Conclusion

Some legislative progress was made in the area of intellectual property law. Enforcement efforts by all institutions continue, but the complexity of the enforcement system impedes effective protection of intellectual property rights. A track record of investigations, prosecutions and trials for offences relating to intellectual property rights is not yet available and public awareness remains limited. Overall, preparations in this area are at a moderately advanced stage.

The European Commision 2013 report on Macedonia

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I'm posting the EC report on Copyright and Industrial property rights in Macedonia every year for the past 3-4 years. Here is the latest. For the full text visit: http://ec.europa.eu/enlargement/countries/strategy-and-progress-report/

4.7. Chapter 7: Intellectual property law

The law on copyright and neighbouring rights is not aligned with the World Intellectual Property Organisation (WIPO) Performances and Phonograms Treaty. The exclusion of phonogram rights and several disputes impeded the work of the two licensed collective rights management societies. The head of unit for copyright and neighbouring rights in the Ministry
of Culture was dismissed, reducing the capacity of the unit, and co-operation between the unit and relevant institutions remains limited.

In the area of industrial property rights, WIPO’s electronic document management system was customised for the State Office for Industrial Property and linked with the automated court case management information system applied in all courts. In 2012, the Academy for Judges and Prosecutors trained 218 members of the judiciary on protection of intellectual property rights (IPR). In the area of industrial property rights, the country is on track.

As regards enforcement, a methodology for collecting data on was adopted; the improved statistics on IPR enforcement will be available from 2013 onwards. The Law on Customs Measures for the Protection of IPR was amended in May 2013 to introduce fines for counterfeit recidivism and to allow use of seized counterfeit clothing items for disaster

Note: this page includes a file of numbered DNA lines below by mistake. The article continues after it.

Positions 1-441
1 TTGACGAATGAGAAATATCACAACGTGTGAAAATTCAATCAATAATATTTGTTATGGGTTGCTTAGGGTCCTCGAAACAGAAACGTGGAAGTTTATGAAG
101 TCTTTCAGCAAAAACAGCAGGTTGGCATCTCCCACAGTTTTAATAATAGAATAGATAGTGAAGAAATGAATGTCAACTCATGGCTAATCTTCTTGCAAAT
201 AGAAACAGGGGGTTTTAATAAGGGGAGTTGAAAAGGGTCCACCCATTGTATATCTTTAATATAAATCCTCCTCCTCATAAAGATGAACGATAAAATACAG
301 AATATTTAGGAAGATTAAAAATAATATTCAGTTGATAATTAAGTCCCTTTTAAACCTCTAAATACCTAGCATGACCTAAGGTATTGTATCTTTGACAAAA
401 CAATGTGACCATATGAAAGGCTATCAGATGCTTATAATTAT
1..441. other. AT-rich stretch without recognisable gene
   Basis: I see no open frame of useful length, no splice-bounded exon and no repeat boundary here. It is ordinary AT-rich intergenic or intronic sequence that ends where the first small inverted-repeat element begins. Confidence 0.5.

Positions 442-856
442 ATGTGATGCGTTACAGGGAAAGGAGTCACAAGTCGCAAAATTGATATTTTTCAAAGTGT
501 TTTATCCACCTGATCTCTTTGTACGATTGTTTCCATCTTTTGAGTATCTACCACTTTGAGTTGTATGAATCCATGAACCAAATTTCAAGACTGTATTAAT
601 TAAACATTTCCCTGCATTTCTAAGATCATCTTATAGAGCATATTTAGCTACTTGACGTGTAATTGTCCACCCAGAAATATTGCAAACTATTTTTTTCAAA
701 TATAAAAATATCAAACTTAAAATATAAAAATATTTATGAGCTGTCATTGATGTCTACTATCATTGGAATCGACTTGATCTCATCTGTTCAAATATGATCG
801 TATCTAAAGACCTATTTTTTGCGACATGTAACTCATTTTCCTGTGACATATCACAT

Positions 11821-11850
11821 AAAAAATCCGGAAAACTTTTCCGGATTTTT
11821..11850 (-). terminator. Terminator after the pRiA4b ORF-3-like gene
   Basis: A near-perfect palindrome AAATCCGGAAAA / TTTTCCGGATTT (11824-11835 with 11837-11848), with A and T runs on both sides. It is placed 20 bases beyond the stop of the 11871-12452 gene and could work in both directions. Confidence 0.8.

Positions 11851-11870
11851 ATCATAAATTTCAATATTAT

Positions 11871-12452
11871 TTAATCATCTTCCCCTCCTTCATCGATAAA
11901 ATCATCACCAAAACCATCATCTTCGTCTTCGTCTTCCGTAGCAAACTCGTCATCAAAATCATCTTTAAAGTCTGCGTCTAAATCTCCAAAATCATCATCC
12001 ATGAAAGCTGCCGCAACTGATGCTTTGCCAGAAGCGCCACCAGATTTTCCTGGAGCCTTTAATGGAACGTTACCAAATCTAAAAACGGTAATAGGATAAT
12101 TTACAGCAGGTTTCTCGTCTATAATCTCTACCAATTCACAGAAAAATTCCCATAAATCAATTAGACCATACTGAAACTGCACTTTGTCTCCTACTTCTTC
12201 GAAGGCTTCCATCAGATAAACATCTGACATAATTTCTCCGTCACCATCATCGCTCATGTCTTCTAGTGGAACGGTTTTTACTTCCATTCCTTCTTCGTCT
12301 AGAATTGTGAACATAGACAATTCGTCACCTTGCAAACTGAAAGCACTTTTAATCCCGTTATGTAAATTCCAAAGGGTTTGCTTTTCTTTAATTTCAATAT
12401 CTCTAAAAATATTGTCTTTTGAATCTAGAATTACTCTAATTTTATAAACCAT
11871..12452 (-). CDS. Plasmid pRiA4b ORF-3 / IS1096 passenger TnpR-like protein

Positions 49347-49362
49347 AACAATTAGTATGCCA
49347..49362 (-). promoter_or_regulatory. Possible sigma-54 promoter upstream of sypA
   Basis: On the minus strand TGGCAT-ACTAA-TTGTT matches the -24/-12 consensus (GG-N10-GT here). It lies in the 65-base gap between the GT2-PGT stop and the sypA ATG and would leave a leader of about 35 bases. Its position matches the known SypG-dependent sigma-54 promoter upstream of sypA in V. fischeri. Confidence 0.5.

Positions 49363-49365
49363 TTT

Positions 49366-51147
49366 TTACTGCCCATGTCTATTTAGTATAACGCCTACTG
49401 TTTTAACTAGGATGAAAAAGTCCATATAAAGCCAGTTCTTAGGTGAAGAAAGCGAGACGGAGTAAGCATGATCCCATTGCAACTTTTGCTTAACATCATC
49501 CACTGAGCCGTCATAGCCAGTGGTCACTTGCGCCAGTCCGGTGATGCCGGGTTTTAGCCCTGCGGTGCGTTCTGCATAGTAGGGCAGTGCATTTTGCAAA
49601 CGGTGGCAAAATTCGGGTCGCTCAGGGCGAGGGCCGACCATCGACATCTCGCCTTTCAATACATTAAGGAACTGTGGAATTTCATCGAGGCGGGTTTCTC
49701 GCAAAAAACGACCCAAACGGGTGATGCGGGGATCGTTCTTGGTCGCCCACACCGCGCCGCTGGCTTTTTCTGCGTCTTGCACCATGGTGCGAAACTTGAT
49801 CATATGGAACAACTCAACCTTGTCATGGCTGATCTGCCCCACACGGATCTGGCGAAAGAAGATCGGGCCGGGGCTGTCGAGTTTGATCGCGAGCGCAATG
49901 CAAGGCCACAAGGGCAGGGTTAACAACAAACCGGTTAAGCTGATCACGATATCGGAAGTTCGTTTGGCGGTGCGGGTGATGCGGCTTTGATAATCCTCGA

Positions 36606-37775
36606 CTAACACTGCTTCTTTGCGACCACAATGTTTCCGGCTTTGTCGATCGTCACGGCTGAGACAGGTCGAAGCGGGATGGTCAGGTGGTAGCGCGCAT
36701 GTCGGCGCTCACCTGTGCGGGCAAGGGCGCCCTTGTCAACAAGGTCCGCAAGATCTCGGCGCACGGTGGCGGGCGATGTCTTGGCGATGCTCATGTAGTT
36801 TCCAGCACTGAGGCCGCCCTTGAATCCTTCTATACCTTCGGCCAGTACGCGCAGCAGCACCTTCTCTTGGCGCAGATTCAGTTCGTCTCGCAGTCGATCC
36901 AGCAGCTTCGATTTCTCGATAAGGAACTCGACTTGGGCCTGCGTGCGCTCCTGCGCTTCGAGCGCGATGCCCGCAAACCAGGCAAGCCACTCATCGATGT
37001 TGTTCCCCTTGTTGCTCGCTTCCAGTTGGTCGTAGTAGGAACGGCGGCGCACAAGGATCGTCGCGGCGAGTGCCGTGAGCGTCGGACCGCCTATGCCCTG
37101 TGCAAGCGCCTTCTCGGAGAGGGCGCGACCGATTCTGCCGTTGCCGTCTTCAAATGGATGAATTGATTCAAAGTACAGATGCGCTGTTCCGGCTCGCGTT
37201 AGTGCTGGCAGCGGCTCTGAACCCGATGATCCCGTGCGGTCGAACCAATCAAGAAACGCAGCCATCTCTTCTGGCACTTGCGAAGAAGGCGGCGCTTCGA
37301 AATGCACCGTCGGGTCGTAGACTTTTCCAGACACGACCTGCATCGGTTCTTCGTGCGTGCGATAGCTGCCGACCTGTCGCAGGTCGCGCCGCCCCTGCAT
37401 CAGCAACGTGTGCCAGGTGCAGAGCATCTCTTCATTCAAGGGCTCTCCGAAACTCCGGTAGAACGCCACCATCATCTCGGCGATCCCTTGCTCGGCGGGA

recovery or social assistance packages. A user manual for the platform of the World Customs Organisation for IPR infringements was adopted, allowing recognition of originality of products. The Coordination Body for Intellectual Property undertook 25 coordinated actions in 2012, twice as many as in 2011; co-operation with the Agency for Managing Confiscated Property continued. In 2012, a total of 126 court proceedings were brought for violations of IPR. Courts imposed some 15 prison sentences and a number of fines for criminal offences on individuals. Counterfeit foodstuffs, cosmetics, hygiene products, medicines, toys, technical and electronic equipment are still widely available and awareness of their threats to health and safety is limited. Laboratory results confirming that medicines are counterfeit are not allowed as court evidence, which hampers the prosecution of counterfeiters. The IPR enforcement system remains complex rather than effective. Counterfeiting is not considered organised crime and efforts to combat it are insufficient. Co-operation at both national and international level has yet to be promoted. Preparations in this area are moderately advanced.

Conclusion

Some progress was made in the area of intellectual property law. A track record on investigation, prosecution and trial for IPR offences has been established. There are shortcomings in the procedures for prosecuting counterfeiters, with laboratory results on counterfeit medicines excluded as court evidence. There is no legal basis for collective management of phonogram rights. Awareness of IPR among institutions and the public remains low. Overall, preparations in the field of IPR are moderately advanced.